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A Fresh Look at State Shinto
Wilbur M. Fridell
Journal of the American Academy of Religion
Vol. 44, No. 3 (Sep., 1976), pp. 547-561
Published by: Oxford University Press
Stable URL: http://www.jstor.org/stable/1462824
Page Count: 15
You can always find the topics here!Topics: Shintoism, Shrine Shinto, Cults, Nationalism, Government, War dead, Buddhism, Sectarian violence, Emperors
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Because of its extreme political sensitivity, the Japanese phenomenon retrospectively called State Shinto was the object of very little critical study during the "State Shinto period" itself (1868-1945). This was especially true of Japanese scholars; and among foreigners, even Daniel Holtom's excellent work focused too narrowly on the nationalistic roles of Shinto shrines. Now that more objective postwar studies are appearing, it is possible to reappraise the place of State Shinto (a) within the Shinto world; and (b) beyond the Shinto world, in the larger context of Japanese nationalism. Within the Shinto world, this essay deals particularly with the relationship between State and Shrine Shinto because of the distressing tendency of Western scholars to confuse, or virtually equate, these two types of Shinto during the pre-1945 decades. Granted, there were large areas of overlap between them, but also significant areas of divergence. Moving beyond the Shinto world as such, State Shinto is placed within the broader context of Japanese nationalism as a whole. While State Shinto did in fact serve as one major component of Japanese nationalism, it combined with extra-Shinto elements (e.g., Confucianistic ethics) under the larger umbrella of kokutai (national essence, characteristics). It is more comprehensively accurate, therefore, to speak of "kokutai nationalism" than of "Shinto nationalism." Until such fundamental relationships as these are clarified, research in prewar Shinto will inevitably suffer confusions and ambiguities. This article is a quest for orientation in these matters.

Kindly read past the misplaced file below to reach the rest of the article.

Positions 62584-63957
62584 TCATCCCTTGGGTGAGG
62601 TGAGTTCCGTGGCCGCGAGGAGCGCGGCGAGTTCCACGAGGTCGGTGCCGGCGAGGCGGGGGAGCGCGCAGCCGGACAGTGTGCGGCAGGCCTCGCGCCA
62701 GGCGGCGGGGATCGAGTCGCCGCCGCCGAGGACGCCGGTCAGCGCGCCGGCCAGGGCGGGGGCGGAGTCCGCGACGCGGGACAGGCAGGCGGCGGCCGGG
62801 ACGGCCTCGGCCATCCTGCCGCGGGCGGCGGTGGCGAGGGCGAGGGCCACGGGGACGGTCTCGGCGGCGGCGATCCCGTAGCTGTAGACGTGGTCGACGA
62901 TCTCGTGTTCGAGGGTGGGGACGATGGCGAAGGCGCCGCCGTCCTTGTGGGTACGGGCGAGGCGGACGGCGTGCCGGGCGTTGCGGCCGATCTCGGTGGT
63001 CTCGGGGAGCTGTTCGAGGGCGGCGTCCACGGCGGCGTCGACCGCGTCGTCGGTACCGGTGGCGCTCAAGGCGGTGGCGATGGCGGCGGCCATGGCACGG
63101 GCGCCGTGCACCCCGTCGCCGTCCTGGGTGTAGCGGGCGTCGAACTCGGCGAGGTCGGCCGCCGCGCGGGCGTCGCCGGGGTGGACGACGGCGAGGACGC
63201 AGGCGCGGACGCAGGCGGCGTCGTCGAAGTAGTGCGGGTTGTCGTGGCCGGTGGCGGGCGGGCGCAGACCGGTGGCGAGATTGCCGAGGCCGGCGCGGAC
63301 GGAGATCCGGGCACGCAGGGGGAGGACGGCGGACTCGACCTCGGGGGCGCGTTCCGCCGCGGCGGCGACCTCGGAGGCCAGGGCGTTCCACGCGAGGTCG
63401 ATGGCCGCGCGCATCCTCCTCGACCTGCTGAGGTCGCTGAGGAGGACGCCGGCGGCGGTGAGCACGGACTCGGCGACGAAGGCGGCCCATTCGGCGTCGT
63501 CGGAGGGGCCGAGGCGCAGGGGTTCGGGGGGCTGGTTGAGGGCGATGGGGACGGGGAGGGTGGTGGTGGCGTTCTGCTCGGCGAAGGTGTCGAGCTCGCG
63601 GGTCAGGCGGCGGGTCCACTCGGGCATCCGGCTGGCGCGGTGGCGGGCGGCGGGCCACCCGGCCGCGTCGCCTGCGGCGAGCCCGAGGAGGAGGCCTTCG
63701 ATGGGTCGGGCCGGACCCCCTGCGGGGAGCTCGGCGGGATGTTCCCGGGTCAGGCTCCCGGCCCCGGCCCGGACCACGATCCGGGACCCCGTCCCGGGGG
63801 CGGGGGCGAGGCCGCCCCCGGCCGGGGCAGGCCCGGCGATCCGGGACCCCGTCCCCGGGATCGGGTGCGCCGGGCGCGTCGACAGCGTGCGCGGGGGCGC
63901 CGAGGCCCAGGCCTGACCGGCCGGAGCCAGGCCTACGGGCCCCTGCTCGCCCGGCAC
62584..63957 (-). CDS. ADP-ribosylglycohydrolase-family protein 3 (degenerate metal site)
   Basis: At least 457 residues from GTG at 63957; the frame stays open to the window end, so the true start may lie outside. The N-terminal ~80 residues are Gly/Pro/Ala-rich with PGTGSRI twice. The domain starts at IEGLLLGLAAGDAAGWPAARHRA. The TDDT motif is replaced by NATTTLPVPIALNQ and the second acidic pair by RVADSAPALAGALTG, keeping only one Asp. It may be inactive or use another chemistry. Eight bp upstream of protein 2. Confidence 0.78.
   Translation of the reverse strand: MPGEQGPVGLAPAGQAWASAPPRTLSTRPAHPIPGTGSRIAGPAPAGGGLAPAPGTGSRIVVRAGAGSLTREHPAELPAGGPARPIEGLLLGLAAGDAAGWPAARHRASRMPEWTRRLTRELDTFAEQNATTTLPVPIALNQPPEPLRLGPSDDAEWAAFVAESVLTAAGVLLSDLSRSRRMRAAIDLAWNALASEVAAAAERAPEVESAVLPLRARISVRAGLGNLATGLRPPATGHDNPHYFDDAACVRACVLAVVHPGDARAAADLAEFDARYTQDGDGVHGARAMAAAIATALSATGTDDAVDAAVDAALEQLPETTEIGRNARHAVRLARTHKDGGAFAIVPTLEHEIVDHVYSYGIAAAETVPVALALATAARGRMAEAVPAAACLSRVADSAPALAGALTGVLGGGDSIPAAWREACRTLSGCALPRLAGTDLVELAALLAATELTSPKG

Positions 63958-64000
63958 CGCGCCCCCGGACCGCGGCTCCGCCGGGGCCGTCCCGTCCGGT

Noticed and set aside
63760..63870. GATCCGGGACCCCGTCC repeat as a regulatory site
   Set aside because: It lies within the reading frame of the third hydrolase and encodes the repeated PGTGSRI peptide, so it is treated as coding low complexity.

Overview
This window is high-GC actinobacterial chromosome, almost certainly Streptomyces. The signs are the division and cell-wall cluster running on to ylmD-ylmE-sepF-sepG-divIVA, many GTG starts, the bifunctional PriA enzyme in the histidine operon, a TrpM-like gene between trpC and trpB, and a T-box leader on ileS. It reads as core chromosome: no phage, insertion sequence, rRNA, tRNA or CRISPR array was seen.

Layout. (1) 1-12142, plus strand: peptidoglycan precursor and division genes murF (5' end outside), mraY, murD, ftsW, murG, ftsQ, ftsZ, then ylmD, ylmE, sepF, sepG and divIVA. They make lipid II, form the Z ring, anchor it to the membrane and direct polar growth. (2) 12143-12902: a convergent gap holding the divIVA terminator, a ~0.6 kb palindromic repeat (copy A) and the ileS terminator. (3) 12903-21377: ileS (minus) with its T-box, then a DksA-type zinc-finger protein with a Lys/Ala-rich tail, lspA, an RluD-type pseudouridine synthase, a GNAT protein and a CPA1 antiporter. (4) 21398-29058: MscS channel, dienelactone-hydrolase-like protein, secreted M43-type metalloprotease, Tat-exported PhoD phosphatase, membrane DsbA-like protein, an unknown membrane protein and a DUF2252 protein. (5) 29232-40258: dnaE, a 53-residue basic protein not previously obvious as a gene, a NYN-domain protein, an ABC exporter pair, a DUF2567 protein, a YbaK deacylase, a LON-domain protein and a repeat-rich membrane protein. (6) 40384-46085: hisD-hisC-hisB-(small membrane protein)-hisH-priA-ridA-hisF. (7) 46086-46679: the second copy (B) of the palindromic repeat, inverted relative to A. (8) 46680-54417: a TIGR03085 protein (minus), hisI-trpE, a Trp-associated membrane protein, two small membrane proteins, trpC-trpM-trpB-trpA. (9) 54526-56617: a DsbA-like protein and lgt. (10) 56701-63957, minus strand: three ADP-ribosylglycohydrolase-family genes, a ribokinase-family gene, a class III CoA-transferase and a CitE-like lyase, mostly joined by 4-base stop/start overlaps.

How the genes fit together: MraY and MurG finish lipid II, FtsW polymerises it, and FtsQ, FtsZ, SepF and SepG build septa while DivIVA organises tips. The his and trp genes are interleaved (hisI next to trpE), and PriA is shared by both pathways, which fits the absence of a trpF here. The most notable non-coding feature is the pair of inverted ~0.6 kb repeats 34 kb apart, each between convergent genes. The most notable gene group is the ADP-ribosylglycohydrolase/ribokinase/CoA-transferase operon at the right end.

Journal of the American Academy of Religion © 1976 American Academy of Religion